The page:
5. Facility Safety Inspections ï¿½ Daily inspections of facilities and fields should be performed before each session. Fields and courts should be inspected for debris, rocks, water and other hazards before use. Know who to contact in the event of a field or facility safety concern. Be aware of current and potential weather conditions. Have a plan in place in the event of threatening weather. Know the location of the nearest safe shelter before the storm strikes.
6. First Aid ï¿½ Stock a first aid kit and keep it on-site for medical emergencies. Include supplies for wound management and bee stings, such as elastic wraps and band aids, an ice/cold compress, medical tape and sterile solution, among other items. Be aware of individuals that may need the use of Epi-pens and inhalers. Insist that these items be available at each session, practice or game. An AED should be readily available.
7. Adult Supervision/Trained Sports Staff ï¿½ Do not leave children unsupervised. Fitness personnel should possess first aid, CPR and AED certification. All fitness professionals should have proven expertise in the areas which they are instructing the young athletes.
8. Proper Hydration ï¿½ Educate all those participating in a fitness program of the need to maintain proper hydration. Provide frequent opportunities for fluid replacement with water or sports drinks such as Gatorade during the exercise program. Young children are especially susceptible to heat-related illnesses caused by dehydration.
9. Beat the Heat ï¿½ Be aware of environmental conditions. When participating in exercise programs, allow athletes to become acclimated to the conditions. Instruct the athletes that they should cease activity if they do not feel well. Again, children are more sensitive to hot and cold environments. Assess the fitness levels of participants before proceeding with workouts in extreme conditions. Provide ample opportunities for re-hydration during workouts and practices.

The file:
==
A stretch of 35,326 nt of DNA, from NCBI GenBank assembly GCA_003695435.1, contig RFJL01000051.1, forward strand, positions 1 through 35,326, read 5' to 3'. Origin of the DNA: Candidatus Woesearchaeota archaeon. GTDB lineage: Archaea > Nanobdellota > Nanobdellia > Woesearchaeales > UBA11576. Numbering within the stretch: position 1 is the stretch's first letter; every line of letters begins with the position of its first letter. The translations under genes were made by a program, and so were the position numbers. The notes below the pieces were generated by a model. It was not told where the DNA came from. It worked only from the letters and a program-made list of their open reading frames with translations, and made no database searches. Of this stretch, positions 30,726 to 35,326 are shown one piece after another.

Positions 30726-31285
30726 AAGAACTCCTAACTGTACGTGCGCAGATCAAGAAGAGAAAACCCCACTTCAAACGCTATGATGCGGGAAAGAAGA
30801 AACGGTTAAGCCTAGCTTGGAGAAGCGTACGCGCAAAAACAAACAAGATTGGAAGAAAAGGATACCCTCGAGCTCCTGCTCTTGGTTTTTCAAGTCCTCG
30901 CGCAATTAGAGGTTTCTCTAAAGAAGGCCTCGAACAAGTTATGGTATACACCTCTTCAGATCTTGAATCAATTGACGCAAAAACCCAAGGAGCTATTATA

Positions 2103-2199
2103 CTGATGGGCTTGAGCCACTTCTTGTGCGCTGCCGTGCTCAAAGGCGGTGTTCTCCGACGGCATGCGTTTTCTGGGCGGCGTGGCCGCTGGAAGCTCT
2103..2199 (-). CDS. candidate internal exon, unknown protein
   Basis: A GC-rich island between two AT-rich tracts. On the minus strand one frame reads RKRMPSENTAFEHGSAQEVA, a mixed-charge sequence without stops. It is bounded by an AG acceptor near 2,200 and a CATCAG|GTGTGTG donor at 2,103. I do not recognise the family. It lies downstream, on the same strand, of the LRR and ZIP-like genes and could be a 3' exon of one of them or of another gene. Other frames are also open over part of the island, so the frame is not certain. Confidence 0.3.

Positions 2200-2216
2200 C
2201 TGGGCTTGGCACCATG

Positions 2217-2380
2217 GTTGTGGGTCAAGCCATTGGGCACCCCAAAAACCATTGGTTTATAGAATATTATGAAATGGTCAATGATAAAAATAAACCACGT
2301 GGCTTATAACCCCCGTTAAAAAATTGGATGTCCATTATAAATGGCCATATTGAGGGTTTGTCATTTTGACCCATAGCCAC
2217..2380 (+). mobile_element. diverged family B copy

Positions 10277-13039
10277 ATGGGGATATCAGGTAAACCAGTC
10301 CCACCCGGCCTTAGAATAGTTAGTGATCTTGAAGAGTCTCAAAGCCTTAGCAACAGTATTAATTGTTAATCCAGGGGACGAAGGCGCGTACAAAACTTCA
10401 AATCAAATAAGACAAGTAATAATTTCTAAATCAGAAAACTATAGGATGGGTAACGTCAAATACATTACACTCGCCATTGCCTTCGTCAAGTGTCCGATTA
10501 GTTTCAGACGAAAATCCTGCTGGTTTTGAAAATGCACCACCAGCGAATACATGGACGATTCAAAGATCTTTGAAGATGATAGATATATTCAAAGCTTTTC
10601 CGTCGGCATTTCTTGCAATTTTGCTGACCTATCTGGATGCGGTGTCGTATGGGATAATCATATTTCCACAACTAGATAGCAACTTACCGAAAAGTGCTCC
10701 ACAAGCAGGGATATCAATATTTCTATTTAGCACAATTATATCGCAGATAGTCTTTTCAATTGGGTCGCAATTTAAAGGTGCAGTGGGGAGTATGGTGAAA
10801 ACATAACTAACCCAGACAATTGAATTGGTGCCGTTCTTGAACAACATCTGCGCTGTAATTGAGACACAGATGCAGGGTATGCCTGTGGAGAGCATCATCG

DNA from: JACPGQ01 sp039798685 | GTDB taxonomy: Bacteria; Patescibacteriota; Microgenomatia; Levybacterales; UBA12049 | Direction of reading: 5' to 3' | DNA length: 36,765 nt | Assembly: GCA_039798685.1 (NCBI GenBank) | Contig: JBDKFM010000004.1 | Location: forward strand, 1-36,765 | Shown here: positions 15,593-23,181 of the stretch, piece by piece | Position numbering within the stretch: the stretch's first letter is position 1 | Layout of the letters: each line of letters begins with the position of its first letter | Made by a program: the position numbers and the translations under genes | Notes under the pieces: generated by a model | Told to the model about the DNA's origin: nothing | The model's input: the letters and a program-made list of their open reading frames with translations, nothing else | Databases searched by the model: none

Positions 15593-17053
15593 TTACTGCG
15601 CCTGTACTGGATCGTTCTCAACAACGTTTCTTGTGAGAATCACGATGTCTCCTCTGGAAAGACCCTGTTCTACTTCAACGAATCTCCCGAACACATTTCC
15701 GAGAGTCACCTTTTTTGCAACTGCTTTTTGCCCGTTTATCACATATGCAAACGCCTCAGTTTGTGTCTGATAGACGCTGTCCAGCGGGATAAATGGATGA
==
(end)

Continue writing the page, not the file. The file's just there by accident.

10. Eat to Win ï¿½ Instruct all participants in the need to maintain a healthy diet including grains, dairy, fruits and vegetables and meat, poultry and fish. Even those participating in weight management programs need information on proper nutrition in order to maintain energy levels.
11. Proper Warm Up, Flexibility and Cool Down ï¿½ Allow participants to warm up before activity, take rest breaks stressing fluid replacement and to cool down and stretch after exercising. Educating clients on these strategies will allow them to continue and progress with less chance of overuse injuries.
While providing young athletes with the opportunity to improve fitness levels, empowering them with safety information will allow them to continue to enjoy a healthy lifestyle, long after the client relationship has ended. Fitness professionals must stress safety at all times while helping clients become stronger and fitter. While the parents have voluntarily allowed their children to gain strength, confidence and generally increase the overall health, they will demand that the programs are conducted safely.
Brian Robinson, MS, ATC, LAT is head athletic trainer at Glenbrook South High School in Glenview, IL and is the chair of the National Athletic Trainersï¿½ Association (NATA) Secondary School Committee. For more information, please visit www.nata.org.